Since the HOPE VI redevelopment, the broader neighborhood has been physically and economically transformed by the purchasing power of new residents. Housing costs have risen as a result, increasing pressure on many original neighborhood residents, many of whom were low-income and people of color, and pushing an increasing number of them out of the neighborhood. Along similar lines, the new grocery store is a local chain known for organic and sustainable – and pricey – food choices. Many Humboldt Gardens residents now struggle to get to affordable food unless they own cars. Further, businesses owned by people of color have become rarer, as older buildings have been torn down and replaced with retail spaces filled with boutiques and restaurants with upscale cocktail lists.

It is as if two communities live in the same space but share little (nothing?). Most residents of Humboldt Gardens and a few other nearby subsidized, regulated housing developments say they simply don’t go to the new retail outlets (offerings?), even though they are just two blocks away. Moreover, while the physical design of Humboldt Gardens is now integrated with the street grid, the new neighbors don’t really mix with the lower-income oldtimers. In a particularly poignant interview, one woman speaking about this lack of interaction explained: “evidently, this is still the ghetto–and these are still the projects.”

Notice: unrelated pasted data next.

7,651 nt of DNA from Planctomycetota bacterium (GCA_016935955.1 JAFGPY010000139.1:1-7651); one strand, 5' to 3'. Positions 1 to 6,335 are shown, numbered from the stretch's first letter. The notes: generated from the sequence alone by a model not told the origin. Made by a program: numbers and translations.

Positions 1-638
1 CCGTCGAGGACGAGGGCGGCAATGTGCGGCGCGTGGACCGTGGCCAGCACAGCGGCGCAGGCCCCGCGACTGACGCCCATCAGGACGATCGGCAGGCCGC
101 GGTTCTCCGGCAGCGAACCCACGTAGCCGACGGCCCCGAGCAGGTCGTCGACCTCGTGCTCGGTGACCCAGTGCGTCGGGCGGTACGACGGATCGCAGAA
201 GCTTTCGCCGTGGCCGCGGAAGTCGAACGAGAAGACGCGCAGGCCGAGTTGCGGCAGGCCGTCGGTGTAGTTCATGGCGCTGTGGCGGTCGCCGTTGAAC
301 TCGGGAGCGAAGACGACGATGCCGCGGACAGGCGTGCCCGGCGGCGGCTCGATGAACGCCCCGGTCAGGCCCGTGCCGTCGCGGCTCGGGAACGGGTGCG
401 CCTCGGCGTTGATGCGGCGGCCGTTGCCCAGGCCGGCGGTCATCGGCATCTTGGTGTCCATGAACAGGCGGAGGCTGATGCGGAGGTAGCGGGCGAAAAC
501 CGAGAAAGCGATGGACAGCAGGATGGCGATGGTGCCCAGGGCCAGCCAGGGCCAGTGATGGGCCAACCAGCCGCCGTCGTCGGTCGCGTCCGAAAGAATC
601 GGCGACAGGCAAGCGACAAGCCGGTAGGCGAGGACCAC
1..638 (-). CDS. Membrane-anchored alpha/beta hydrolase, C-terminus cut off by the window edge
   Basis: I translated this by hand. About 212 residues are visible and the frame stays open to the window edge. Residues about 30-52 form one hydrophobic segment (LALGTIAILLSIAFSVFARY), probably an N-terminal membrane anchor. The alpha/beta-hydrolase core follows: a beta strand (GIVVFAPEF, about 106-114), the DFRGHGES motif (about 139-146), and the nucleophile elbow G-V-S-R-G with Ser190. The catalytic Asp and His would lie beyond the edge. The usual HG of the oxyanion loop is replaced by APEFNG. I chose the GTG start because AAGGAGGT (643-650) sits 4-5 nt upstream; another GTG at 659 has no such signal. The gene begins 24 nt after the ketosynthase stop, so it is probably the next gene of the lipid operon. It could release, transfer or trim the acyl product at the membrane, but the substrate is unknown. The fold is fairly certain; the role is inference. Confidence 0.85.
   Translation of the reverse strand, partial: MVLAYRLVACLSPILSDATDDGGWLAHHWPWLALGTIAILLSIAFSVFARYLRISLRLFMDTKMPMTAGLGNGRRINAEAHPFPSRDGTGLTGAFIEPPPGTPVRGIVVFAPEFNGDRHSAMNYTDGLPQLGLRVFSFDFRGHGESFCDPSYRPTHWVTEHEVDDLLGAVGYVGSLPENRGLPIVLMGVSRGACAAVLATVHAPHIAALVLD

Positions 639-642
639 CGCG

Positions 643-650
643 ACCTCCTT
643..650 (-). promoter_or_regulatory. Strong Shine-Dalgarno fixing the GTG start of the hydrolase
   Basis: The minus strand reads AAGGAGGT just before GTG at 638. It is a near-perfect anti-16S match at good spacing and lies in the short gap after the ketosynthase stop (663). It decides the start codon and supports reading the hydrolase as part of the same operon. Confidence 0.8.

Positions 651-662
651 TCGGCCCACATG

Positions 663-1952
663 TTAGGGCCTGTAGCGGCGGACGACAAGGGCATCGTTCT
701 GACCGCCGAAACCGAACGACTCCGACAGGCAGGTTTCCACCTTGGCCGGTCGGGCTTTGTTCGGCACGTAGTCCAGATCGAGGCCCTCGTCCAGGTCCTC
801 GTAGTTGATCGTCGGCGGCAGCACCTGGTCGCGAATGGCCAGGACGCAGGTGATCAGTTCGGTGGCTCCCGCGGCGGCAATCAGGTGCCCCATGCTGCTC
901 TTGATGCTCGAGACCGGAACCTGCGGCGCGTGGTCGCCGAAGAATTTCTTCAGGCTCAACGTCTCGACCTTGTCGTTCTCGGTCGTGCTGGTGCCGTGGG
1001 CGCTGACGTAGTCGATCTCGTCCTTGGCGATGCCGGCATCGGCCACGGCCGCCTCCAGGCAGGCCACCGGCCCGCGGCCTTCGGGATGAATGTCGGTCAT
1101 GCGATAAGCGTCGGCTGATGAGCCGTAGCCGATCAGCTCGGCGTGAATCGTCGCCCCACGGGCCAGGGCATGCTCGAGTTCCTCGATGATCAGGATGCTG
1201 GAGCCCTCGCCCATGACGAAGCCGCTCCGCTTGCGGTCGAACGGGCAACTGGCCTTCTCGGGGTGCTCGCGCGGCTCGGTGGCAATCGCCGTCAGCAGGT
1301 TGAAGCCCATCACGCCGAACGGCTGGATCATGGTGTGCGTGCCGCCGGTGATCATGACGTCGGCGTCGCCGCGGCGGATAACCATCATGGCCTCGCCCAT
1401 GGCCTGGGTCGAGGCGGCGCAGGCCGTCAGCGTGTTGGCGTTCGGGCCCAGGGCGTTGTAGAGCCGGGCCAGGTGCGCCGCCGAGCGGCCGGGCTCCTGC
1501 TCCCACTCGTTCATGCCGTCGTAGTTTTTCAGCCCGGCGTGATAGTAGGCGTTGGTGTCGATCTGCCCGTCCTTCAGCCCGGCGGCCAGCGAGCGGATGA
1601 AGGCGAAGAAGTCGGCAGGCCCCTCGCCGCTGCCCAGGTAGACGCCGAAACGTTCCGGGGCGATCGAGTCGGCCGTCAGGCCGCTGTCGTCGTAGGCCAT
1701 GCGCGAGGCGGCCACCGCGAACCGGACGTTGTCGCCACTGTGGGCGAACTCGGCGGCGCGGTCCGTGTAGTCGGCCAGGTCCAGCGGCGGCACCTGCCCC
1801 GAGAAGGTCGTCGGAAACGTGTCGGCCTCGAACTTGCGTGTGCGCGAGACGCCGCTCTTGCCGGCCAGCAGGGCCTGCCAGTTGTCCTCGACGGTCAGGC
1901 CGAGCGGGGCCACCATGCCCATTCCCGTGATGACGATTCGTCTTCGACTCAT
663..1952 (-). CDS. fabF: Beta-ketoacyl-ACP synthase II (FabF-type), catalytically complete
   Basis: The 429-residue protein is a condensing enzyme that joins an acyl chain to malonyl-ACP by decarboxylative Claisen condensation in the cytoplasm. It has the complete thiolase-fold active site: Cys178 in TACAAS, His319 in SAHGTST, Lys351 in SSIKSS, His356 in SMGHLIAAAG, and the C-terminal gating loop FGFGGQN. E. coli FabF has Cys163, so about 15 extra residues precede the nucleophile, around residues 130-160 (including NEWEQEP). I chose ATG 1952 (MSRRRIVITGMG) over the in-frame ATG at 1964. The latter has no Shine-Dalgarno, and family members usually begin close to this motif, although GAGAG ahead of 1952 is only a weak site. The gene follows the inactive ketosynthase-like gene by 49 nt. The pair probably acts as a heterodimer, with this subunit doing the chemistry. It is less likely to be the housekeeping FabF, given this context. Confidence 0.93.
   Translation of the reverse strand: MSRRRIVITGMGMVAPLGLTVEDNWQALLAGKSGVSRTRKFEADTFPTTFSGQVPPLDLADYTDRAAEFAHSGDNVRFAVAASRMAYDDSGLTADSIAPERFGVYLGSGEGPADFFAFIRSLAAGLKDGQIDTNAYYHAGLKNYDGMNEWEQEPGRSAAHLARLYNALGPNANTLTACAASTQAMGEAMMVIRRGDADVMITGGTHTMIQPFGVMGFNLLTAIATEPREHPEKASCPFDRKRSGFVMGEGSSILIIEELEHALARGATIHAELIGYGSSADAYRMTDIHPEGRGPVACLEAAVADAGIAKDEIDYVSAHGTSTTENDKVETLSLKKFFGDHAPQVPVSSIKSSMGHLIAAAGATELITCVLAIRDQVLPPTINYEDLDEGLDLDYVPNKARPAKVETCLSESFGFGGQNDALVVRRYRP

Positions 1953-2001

In 2014, the City of Portland announced a bold plan to increase new affordable housing construction in Northeast Portland, with a priority placement for families who have been displaced from these neighborhoods to return. They will come back to dramatically changed demographics and a neighborhood center that caters to high income consumers. Learning how Humboldt Gardens residents get along in this context could help to align services and suggest needs that these new developments could try to fulfill.

The lower-income and minority families living in and near Humboldt Gardens are experiencing the contradictions and complications of neighborhood opportunity in a fast-growing West Coast city. The concept of opportunity locations is not as straightforward as moving to the suburbs from a low-income, under-resourced central city. We hope the research on how Humboldt Gardens residents experience the neighborhood, and what additional supports they may need, will inform new programs beyond the housing authority’s that can help reduce the negative aspects of the changes that have taken place.

Bedrosian Center